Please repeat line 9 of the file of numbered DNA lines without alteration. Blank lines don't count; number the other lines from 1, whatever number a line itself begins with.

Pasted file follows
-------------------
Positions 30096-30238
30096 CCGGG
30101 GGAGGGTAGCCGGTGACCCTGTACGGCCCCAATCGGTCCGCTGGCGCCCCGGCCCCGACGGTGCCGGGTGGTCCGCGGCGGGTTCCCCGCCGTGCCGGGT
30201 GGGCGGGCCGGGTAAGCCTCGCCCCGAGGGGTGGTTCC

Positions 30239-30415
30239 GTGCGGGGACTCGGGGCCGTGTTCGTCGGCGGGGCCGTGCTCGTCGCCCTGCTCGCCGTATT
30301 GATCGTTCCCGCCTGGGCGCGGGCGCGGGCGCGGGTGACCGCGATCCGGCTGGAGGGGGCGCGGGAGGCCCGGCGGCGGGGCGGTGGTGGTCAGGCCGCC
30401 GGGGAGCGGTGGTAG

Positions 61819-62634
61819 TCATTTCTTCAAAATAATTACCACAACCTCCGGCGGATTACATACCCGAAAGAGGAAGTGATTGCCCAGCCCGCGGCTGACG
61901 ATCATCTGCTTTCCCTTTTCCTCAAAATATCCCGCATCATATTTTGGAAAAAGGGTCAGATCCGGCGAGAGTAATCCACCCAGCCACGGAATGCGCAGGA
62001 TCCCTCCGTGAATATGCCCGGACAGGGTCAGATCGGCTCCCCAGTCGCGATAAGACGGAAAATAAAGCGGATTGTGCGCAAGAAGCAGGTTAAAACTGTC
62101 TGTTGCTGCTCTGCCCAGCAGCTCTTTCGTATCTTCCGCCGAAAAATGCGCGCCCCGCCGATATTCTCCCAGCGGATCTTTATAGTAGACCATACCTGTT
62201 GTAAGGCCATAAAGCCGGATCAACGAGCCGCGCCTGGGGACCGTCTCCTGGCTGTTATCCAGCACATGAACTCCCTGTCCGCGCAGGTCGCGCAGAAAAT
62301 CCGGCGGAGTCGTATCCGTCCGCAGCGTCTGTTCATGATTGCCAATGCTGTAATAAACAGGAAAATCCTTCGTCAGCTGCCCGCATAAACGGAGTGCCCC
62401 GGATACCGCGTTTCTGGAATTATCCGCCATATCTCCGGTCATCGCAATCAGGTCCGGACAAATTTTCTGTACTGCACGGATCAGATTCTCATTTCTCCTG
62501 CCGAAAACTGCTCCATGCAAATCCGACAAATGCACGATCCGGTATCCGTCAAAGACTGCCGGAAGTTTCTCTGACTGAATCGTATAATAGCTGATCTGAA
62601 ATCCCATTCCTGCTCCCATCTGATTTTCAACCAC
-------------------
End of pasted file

Positions 61819-62634